Lately I’ve been spending much more time reading other blogs and neglecting my own. There’s so much good writing out there (if you know where to look), that it often makes me feel like I haven’t much of substance to contribute. But this posting by Jeff Dunn on the Internet Monk about Our Dangerous God, got me to thinking and writing a response. I’ll include that response here as well, but read Jeff’s article first if you’re interested.
I really agree with most of what’s been said in Jeff’s post. I would certainly be hard to argue against it, but it might be fair to argue that it doesn’t go quite far enough. One could caution against the extreme of making our discomfort the test for genuine obedience to, and sincere following of, Christ but the pagan, comfort seeking approach to following Jesus is so much more of a problem for us, especially for me, that it may be better to err on the other side. Still, the problem remains that the rich young ruler’s question, “What do I still lack?” (Matt. 19:20), as it applies to our lives is not answered by simply pointing out that God is “dangerous” and his way will be uncomfortable. He has also promised real and lasting peace and joy along the way (see John 15:11 in context), and who wouldn’t be comfortable with that? There are many ways to follow danger and discomfort. Any one of them would at least give us the assurance that we not following our own comfortable will and ways but still not offer one bit of confidence that we are truly following God’s calling of us. I’ve seen some Christians given to “living dangerously” who have only ended up being a danger to themselves and the faith of others. It’s right to expect suffering and discomfort in life only because that is the way life really works, not because God wills it for the sake of our “freedom”.
I would suggest that, instead of considering God to be “dangerous” in the sense of being threatening (or discomforting), we consider him to be so in the sense of being unpredictable in his dealings with us. I don’t mean that God is capricious with us. He loves us after all. But our expectations of his ways with us will always be shortsighted. I think the “freedom” he calls us to involves a little bit of responsibility on our part to trust that he works for our good and to maintain open and receptive intentions in discerning his voice. It also means being persistent in our attempts to understand what God may want us to do and how he wants us to do it. Neither comfort or discomfort can be taken for granted. While it’s true that comfortable feelings are not a reliable indicator that all is well between us and God, they do not necessarily indicate a problem between us and him either. Neither is discomfort with something that God seems to be asking of us a reliable sign that we have it all figured out. It may be telling us that we need to be persistent in our discomfort, being honest about it in prayer, and let the Holy Spirit work in our hearts to get them to a place where the joy of doing God’s work in his way overwhelms our discomfort (cf. Matt. 13:44). Discomfort might come from not knowing how we are to do what God wants more than what it is he wants us to do, for example. A little persistence in asking God’s help with this may show us a way to do what he wants that will give us great joy and excitement. (But if not, do it the best way you know and trust God to keep working on your discomfort.) I don’t think God wants us to be satisfied with comfort or discomfort. I think his intent is for us to get beyond both to that fullness of joy that Jesus experienced in doing the Father’s will in the Father’s way (Heb. 12:2).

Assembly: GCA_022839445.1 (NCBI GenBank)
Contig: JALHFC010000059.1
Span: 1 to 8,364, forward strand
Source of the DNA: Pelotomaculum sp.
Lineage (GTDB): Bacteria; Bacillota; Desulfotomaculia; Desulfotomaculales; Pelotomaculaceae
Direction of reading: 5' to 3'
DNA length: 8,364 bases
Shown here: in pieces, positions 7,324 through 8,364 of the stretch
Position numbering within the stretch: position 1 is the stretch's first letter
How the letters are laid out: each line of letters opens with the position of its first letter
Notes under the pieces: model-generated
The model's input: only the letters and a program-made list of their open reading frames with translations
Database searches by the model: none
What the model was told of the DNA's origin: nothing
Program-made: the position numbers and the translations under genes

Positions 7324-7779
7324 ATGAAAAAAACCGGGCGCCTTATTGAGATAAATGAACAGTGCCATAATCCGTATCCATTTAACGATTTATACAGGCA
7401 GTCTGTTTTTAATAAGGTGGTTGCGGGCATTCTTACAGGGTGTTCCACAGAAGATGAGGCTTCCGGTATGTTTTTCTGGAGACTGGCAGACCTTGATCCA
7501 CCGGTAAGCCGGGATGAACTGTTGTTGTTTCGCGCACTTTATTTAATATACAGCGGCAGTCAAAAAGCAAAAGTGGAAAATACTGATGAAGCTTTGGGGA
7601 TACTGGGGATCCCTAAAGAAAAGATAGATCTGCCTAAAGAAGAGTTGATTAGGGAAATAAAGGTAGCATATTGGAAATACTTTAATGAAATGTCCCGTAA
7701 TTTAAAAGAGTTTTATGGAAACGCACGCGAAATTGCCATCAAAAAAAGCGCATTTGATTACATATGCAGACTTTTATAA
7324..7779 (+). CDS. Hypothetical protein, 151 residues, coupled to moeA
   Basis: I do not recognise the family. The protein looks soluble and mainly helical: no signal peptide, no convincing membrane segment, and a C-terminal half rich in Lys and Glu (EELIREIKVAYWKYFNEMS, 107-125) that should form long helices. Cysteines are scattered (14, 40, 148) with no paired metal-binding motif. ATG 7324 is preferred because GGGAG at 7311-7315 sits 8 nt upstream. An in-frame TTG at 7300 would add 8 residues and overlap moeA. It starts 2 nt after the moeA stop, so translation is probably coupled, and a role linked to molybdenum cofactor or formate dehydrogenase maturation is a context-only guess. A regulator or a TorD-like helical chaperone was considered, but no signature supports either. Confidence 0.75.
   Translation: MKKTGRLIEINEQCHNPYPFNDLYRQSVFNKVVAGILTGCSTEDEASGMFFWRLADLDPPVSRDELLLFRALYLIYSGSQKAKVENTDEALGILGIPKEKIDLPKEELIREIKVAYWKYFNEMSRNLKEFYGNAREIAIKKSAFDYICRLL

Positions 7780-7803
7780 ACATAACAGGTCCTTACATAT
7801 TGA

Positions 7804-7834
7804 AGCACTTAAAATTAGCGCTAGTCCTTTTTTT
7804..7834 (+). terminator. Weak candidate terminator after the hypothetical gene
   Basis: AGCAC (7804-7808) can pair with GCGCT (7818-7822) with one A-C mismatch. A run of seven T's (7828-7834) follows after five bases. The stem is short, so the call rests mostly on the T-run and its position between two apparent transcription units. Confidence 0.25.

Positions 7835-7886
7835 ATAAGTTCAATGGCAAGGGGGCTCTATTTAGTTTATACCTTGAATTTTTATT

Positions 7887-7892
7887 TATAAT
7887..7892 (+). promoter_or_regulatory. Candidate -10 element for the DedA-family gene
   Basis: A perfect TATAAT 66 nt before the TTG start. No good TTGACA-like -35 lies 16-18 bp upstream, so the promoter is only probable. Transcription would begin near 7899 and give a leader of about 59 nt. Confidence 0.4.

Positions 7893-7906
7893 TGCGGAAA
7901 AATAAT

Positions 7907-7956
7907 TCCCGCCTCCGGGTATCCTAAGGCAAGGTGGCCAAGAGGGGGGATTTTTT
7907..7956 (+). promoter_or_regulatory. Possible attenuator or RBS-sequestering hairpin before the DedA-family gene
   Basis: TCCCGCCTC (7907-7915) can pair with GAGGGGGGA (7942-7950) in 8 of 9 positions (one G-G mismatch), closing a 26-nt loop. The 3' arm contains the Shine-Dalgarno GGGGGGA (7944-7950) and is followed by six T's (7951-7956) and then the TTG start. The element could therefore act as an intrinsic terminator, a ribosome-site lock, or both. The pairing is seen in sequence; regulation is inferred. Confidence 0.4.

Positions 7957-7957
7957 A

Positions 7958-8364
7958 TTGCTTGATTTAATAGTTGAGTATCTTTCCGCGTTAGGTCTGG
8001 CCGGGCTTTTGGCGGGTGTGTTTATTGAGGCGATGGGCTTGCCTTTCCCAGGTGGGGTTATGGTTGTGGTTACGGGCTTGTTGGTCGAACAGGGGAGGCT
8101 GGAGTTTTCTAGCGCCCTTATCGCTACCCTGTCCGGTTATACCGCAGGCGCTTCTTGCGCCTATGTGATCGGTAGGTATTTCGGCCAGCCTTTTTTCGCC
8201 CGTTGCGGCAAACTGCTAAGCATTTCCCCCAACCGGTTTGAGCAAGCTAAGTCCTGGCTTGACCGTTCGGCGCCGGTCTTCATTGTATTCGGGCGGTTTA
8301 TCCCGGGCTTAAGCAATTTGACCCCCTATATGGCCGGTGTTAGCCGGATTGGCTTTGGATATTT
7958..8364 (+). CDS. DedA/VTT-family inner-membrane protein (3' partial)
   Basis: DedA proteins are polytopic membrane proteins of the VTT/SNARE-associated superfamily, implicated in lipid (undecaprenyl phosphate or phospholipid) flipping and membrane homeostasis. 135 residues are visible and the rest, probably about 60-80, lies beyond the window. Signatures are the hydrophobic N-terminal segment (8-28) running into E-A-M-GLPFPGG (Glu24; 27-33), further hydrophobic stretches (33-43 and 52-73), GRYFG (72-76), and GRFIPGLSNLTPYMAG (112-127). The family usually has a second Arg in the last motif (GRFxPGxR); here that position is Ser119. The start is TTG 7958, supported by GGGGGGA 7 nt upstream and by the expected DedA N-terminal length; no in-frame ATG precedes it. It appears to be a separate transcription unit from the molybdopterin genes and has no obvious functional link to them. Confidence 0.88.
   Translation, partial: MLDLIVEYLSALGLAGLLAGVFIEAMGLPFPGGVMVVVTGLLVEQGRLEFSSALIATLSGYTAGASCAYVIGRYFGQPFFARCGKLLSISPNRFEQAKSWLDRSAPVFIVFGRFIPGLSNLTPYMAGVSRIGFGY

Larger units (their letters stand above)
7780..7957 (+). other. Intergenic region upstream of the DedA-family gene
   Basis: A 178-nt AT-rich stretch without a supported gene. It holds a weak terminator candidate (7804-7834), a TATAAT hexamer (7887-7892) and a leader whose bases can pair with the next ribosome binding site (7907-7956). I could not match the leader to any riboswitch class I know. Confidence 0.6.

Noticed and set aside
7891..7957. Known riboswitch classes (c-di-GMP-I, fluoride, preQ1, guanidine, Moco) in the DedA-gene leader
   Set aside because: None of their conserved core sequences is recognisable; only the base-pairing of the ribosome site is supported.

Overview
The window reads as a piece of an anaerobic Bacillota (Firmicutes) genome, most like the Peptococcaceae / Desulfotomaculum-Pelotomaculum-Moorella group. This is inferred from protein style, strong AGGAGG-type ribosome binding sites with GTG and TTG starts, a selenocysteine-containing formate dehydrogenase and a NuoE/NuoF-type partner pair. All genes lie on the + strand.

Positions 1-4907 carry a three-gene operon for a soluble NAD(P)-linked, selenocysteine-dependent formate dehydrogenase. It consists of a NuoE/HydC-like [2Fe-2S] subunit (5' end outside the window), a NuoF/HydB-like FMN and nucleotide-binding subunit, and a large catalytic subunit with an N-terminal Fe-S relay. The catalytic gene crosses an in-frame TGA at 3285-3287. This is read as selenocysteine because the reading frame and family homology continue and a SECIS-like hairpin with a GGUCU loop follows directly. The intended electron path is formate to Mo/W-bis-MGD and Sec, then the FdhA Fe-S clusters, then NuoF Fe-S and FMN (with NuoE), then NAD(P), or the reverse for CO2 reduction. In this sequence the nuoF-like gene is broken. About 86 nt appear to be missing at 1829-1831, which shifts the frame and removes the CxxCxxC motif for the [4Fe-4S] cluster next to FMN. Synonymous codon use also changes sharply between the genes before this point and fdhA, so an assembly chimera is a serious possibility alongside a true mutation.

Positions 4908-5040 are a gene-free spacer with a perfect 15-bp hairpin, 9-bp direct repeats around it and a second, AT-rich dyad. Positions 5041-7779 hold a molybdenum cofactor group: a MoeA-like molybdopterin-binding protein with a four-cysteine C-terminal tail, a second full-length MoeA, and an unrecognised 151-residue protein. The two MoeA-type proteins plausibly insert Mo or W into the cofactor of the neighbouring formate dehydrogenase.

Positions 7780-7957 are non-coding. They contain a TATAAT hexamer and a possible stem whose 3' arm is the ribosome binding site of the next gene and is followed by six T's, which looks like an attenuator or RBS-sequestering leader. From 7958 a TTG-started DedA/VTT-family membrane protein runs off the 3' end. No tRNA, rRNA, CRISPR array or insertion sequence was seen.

Does what I say here make Joe’s message more palatable? I hope not. But maybe a little bit of the fear and worry needs to be taken out of it none the less.. As for Joe’s last sentence, “He comes now, and He comes in force, and He comes to threaten us, His followers, in every way.” I don’t find much support for this in scripture and find it very hard to reconcile it with what Jesus says in John 10:10. And, as for comfort, Paul tells us that it comes along with sharing in Christ’s sufferings (2 Cor. 1:5). Read in context, Paul calls God “the Father of all mercies and God of all comfort.” I think the whole question of our comfort or discomfort is set aside by the question of whether we want God’s comfort more than our own.